Justice Ginsburg Backs Abolition Of The Electoral College

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Kevin Daley Supreme Court correspondent
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Supreme Court Justice Ruth Bader Ginsburg expressed support for abolishing the Electoral College during remarks at Stanford University Monday night.

Ginsburg gave the Rathbun Lecture on a Meaningful Life at Stanford Memorial Church with Rev. Professor Jane Shaw, dean for religious life, where she was asked which constitutional provisions should “evolve with the society.”

“Well, some things I would like to change, one is the electoral college,” she said, to rapturous applause. “But that would require a constitutional amendment. Amending our Constitution is powerfully hard to do, as I know from the struggle for the Equal Rights Amendment, which fell three state shy [of passage].”

The justice’s forays into politics have troubled court-watchers in the past. Her blunt critiques of President Donald Trump during last year’s general election were roundly condemned, leading Ginsburg to apologize.

One intrepid student also broached the subject of Ginsburg’s age. At 83, she is the oldest member of the Court. The state of Ginsburg’s health, at the moment robust, has generated pronounced anxiety among liberals who fear her battle with the actuarial tables could give President Trump another appointment to the Supreme Court — and hurl the balance of the bench further to the right. Ginsburg works with a yoga instructor several times per week to remain physically vital.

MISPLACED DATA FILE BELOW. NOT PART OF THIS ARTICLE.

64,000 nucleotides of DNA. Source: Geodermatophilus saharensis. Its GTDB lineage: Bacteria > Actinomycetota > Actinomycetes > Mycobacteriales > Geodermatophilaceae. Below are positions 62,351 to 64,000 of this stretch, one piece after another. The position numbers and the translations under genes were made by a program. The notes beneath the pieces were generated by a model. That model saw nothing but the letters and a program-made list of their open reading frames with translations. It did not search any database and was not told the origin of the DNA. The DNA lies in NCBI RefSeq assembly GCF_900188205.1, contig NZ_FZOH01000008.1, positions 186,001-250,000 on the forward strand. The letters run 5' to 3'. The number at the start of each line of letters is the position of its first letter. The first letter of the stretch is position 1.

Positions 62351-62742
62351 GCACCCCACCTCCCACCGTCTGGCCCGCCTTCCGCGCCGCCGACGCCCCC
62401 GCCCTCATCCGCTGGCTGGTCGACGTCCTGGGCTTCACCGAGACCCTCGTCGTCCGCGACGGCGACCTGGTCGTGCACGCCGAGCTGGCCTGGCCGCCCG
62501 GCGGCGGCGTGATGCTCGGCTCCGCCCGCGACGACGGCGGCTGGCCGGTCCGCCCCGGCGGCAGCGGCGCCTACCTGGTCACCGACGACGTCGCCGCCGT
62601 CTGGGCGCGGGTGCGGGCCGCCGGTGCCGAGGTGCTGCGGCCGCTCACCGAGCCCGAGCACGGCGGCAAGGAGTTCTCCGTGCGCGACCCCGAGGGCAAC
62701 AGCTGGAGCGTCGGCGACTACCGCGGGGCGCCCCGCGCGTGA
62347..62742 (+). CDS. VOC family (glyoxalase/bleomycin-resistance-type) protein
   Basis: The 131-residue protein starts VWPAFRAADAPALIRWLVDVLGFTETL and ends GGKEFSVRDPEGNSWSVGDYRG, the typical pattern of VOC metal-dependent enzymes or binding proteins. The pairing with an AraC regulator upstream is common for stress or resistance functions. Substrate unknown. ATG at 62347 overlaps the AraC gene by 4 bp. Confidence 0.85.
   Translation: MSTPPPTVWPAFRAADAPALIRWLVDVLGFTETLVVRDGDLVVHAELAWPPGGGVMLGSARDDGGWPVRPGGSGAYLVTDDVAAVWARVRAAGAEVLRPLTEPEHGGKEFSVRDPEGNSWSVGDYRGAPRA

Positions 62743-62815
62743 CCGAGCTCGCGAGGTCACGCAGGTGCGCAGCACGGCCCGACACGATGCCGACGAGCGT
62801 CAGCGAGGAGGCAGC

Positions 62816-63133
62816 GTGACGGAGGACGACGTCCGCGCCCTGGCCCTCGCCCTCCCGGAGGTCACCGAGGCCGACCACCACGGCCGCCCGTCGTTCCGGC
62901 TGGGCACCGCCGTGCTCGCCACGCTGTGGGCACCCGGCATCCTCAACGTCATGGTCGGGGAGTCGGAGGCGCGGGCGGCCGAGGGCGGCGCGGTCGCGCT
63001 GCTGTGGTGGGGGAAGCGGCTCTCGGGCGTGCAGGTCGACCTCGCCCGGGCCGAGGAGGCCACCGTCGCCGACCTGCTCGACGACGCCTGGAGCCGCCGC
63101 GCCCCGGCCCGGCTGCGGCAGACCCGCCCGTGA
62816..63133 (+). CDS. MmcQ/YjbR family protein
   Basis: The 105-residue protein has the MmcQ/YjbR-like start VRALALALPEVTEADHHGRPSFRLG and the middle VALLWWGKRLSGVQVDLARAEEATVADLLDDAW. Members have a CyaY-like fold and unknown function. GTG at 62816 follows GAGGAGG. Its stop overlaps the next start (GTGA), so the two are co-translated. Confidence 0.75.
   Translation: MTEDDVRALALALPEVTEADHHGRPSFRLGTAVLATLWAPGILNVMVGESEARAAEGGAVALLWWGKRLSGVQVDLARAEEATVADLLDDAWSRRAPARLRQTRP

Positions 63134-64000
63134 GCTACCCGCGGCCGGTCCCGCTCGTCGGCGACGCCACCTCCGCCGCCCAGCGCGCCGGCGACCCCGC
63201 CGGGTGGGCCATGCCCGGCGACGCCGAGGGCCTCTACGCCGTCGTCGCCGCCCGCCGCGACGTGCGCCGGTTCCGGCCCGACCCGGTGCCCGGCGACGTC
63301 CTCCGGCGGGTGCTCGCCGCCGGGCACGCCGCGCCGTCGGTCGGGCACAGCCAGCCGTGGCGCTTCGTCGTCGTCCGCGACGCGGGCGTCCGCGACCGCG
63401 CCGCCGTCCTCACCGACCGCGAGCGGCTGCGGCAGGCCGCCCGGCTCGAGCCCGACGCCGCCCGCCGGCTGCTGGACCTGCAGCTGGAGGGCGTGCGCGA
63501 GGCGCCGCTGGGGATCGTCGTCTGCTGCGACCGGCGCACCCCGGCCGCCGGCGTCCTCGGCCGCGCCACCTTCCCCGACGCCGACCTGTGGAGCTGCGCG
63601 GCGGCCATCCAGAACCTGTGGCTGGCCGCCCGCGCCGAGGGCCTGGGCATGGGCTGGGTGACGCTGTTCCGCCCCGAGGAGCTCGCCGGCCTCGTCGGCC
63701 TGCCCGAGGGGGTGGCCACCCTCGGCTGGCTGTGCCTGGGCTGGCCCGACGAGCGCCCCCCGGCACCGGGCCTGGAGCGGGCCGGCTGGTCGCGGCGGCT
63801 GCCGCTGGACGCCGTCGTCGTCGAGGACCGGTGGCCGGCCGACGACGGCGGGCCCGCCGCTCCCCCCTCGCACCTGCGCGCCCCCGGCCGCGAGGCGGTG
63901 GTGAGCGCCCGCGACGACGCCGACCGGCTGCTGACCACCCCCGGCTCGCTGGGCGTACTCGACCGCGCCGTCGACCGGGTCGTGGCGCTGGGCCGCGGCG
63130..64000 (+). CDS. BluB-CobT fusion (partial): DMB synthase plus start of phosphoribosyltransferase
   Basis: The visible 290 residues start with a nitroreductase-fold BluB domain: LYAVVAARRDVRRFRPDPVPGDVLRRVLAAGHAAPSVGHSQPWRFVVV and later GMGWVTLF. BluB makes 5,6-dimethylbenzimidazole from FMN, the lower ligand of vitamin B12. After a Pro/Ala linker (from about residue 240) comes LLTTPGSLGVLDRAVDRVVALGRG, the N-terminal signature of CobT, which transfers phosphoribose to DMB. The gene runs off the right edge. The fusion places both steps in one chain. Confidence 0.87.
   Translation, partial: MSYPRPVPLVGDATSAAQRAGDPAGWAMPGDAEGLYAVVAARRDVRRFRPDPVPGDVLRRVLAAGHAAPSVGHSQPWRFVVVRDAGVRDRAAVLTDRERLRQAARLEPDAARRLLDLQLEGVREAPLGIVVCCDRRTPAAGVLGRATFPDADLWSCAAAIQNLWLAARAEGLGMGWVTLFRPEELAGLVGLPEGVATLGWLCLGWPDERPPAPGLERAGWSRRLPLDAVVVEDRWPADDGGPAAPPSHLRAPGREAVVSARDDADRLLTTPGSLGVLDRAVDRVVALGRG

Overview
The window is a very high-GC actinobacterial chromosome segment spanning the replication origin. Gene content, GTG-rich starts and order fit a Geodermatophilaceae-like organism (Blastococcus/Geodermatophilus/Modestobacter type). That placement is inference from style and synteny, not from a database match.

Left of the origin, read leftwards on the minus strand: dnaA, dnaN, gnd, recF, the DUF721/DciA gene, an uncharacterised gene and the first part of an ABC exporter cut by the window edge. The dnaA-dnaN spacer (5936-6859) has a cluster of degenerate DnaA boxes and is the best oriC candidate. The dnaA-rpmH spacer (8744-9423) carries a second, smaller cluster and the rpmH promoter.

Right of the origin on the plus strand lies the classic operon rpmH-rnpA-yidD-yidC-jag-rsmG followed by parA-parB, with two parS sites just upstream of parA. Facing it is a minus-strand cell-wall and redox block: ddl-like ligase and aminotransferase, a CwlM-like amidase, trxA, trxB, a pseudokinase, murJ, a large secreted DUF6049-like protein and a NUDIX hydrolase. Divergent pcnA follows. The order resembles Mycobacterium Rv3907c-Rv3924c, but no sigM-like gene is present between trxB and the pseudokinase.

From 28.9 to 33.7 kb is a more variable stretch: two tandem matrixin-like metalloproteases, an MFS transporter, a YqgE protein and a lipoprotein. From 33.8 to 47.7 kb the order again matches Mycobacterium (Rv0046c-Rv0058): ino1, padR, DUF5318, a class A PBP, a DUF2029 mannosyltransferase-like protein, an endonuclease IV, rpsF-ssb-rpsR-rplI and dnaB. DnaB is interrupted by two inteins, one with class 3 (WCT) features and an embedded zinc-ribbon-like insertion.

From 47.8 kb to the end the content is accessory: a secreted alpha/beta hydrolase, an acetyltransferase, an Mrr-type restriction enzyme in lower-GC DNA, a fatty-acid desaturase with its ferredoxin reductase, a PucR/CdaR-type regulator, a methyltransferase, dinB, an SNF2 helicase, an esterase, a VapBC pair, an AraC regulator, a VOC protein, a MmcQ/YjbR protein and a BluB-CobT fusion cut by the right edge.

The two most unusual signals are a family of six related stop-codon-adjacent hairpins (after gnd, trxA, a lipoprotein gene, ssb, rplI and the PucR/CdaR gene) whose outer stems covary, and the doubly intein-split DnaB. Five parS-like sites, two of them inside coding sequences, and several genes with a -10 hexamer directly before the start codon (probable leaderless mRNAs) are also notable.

“A lot of people have been expressing encouragement that you eat more kale — so to speak — so that you can continue doing the public service work that you are doing for as long as possible,” the student said. “I was wondering, who do you want to eat more kale in Washington?”

“Justice Kennedy,” she replied. Rumors abound that Kennedy, 80, is considering retirement.

Ginsburg is on her way to Hawaii where she will participate in the jurist-in-residence program at the University of Hawaii’s William S. Richardson School of Law. The Supreme Court will begin hearing cases again later in the month.

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